5. I agree with your list with one exception. You left off Joe Pesci in My Cousin Vinny. Look at the many hurdles he faced to win his case. I have been in courtrooms like the one presented in the movie. It is certainly not friendly territory for a New York lawyer (no disrespect intended to any New York lawyers).

  6. David says:

    Two mob lawyers, a drunk, and a sadist. This is a representation of the best lawyers in film. Chunk, you’re better than this. How about:

    Spencer Tracy in Inherit the Wind, playing a character modeled after Charles Darrow. How about Matthew McConaughey in EITHER: 1) Amistad, or 2) A Time to Kill. Charles Laughton representing Tyrone Power in Witness for the Prosecution. Paul Scofield as Sir Thomas More, defending himself in A Man for All Seasons.

    I think your list mistakenly sought lowest common demominator films about the law and just picked the lawyer from those films.

  7. David says:


    Robert Shaw was awesome in A Man For All Seasons….and From Russia with Love … and The Sting … and Jaws…

  8. Atty says:

    It occurs to me that there is a dearth of women lawyers in the movies. I can’t think of one I’d categorize as great. Maybe Susan Sarandon in The Client.

  9. guest says:

    The best is George Sheffield from the Scarface deleted scene:

    “Start with $1oo,000.00 cash on the table.”

  10. Patrick says:

    Not the star of the film, but Raul Julia in Presumed Innocent should knock replace Houseman. Houseman is great in that film, but Julia’s Sandy Stern is a much better lawyer in film.

  11. Kameron says:

    What about Tom Cruise in A Few Good Men? Great scene with him and Jack Nicholson is just classic.

  12. J-Butt says:

    What about Elle Woods? I think she moved us all. ;)

  13. Cato says:

    With the exception of Gregory Peck and John Houseman, the choices lack class. Charles Laughton from Witness for the Prosecution is a great one. And how about Jimmy Stewart in Anatomy of a Murder?

    My number one choice is Paul Scofield as Thomas More in A Man for All Seasons. Every lawyer should be required to watch that movie. Every screenwriter, too.

  14. Phil says:

    Howard Duff as John Shaunessy in Kramer v. Kramer. Another good example of what lawyers really do…zealous advocate in the courtroom when the lights come on, but explain the strengths and weaknesses of the case to the client behind the scenes.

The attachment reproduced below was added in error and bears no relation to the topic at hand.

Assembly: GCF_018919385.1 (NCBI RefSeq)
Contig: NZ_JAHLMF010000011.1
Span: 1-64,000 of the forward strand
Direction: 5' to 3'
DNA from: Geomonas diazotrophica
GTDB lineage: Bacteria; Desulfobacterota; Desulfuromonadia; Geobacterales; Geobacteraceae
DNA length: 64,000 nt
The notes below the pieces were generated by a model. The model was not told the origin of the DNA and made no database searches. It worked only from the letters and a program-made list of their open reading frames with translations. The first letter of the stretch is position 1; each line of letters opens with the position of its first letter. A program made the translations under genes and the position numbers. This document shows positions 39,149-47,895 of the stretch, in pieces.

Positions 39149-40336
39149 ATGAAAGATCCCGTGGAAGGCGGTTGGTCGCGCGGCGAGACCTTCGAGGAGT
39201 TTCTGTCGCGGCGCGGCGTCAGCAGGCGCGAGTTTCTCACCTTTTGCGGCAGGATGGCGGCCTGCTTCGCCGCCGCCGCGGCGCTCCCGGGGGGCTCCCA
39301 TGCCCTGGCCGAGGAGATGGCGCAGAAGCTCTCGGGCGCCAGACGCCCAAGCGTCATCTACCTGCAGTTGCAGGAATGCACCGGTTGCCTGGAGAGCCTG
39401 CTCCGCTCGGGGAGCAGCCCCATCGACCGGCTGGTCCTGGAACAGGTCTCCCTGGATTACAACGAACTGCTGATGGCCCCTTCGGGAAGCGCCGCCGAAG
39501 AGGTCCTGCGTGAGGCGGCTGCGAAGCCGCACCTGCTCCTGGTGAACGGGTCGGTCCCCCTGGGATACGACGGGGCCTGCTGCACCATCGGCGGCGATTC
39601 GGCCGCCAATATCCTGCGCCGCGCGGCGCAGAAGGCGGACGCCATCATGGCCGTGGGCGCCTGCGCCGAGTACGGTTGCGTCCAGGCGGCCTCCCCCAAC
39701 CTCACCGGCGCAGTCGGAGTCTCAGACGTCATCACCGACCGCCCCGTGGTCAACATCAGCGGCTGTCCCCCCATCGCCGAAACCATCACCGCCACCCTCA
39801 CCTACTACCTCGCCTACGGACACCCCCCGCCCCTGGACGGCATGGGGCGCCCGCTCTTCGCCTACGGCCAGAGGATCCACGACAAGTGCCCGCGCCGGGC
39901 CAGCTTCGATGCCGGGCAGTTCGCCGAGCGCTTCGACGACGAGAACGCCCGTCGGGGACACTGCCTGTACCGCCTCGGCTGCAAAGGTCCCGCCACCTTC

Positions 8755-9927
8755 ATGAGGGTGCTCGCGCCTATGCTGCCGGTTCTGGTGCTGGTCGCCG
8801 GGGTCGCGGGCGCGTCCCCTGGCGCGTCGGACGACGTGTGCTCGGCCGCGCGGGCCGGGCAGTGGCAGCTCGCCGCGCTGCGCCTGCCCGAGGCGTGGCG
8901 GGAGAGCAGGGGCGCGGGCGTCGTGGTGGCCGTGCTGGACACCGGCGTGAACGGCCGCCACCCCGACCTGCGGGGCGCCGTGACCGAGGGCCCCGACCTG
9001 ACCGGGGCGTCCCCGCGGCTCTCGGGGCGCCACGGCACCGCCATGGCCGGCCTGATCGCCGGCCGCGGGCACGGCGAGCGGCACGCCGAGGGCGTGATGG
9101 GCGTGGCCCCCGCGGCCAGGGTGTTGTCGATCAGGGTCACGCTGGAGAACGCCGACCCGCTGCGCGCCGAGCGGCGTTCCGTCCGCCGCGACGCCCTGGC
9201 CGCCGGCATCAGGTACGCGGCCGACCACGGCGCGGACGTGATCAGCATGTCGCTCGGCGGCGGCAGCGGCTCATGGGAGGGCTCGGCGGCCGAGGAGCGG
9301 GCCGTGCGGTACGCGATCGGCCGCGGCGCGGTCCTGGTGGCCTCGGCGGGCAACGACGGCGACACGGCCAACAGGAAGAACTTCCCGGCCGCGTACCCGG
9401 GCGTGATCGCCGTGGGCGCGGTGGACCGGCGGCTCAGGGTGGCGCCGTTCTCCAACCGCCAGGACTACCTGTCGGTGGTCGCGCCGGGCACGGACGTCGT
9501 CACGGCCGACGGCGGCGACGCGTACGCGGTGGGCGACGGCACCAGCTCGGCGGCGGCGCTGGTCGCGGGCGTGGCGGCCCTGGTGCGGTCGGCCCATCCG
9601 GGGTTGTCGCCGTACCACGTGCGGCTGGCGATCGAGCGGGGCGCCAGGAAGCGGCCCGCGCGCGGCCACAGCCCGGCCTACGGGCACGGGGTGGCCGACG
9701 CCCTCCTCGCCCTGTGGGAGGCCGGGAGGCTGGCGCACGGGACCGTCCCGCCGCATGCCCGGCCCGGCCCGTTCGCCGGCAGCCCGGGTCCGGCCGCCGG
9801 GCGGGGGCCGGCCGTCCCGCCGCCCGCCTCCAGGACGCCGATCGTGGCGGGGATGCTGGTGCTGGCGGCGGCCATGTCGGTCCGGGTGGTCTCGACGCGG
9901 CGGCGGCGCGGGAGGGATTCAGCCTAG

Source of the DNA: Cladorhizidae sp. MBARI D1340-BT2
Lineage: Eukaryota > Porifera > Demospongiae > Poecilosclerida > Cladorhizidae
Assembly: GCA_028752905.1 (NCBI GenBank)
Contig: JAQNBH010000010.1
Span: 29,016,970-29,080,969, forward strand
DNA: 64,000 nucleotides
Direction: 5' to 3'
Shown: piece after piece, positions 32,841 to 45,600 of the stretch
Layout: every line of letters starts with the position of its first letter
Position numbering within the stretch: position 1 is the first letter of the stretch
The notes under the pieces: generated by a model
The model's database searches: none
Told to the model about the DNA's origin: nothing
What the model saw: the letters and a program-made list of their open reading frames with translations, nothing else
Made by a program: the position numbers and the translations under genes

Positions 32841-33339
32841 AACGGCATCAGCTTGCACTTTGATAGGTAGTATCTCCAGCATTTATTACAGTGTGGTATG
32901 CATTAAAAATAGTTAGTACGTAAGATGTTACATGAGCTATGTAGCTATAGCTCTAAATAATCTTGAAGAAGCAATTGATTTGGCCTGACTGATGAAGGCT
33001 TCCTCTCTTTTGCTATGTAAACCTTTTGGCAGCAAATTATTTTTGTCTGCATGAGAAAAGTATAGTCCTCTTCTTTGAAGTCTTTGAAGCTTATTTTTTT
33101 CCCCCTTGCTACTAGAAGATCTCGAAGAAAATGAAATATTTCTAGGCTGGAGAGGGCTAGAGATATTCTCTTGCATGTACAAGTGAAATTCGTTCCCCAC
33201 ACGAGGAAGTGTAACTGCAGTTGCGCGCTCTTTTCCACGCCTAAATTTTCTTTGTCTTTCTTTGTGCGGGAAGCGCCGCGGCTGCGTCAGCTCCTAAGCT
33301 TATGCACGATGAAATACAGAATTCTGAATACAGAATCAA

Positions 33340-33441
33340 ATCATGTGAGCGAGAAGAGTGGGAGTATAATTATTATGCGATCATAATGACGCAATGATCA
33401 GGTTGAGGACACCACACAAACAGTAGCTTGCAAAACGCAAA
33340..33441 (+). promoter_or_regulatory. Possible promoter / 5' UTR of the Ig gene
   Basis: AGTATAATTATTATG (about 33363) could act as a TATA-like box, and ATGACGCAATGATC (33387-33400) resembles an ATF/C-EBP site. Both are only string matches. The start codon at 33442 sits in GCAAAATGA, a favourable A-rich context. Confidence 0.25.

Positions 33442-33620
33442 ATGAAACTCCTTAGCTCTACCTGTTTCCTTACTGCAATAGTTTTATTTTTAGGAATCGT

15. Joel says:

    Denzel Washington in Philadelphia

  16. Awesome list of 5 great Lawyers in movies! Fun! Our Top G8R list of courtroom movies may be of interest:


  17. Tere says:

    I agree with all the above, except Sean Penn and Robert Duvall. In fact, my all time favorite is Paul Newman in the Verdict due to its so realistic portrayal of a broken lawyer and his subsequent rise again notwithstanding his lack of corruption. The Contracts professor in Paper Chase is spot on and reminds me of one of my law professors in my first year of Civil Procedure. There are so many other greats, thoughs-what about:

    Tom Cruise – A Few Good Men (the unlikely x-exam)
    John Travolta – A Civil Action (amazing)
    Denzel Washington – Philadelphia
    Maximilian Schell – Judment at Nuremberg
    Spencer Tracy – Inherit the Wind

  18. I really liked Micheal Clayton even if he wasn’t actually a full blown lawyer.

  19. Paul Dalton says:

    Another to consider: Jimmy Stewart in “Anatomy of a Murder”

  20. Randy Gordon says:

    I think it’s time you expanded your list to the TOP TEN.
    In a Civil Action, both John Travolta and Robert Duvall were phenomenal. Duvall was bone-chillingly accurate and dead-on as the defense attorney. In the Verdict, wasn’t James Mason amazing as the Prince of Darkness. I agree on My Cousin Vinny which has been used as an example of expert witness testimony in my Remedies class for years. “inherit the Wind” was a classic. Thanks for a great blog. – Randy

  21. connie davis says:

    Keir Duela in”Madamn X”

  22. I love the Gregory Peck choice as a classic. A more modern version of a lawyer who did a good job on screen was Matthew McConaughey aas Mick Haller in The Lincoln Lawyer – – I also agree Denzel did a great job in Philadelphia.

  23. A.G. Chapa says:

    Al Pacino ~~~~~~~~~> Devil’s Advocate
    Richard Gere ~~~~~~~~~> Primal Fear
    Tom Cruise ~~~~~~~~~>The Firm

  24. jury_rigger says:

    Lionel Hutz, followed by Saul Goodman

Leave a Reply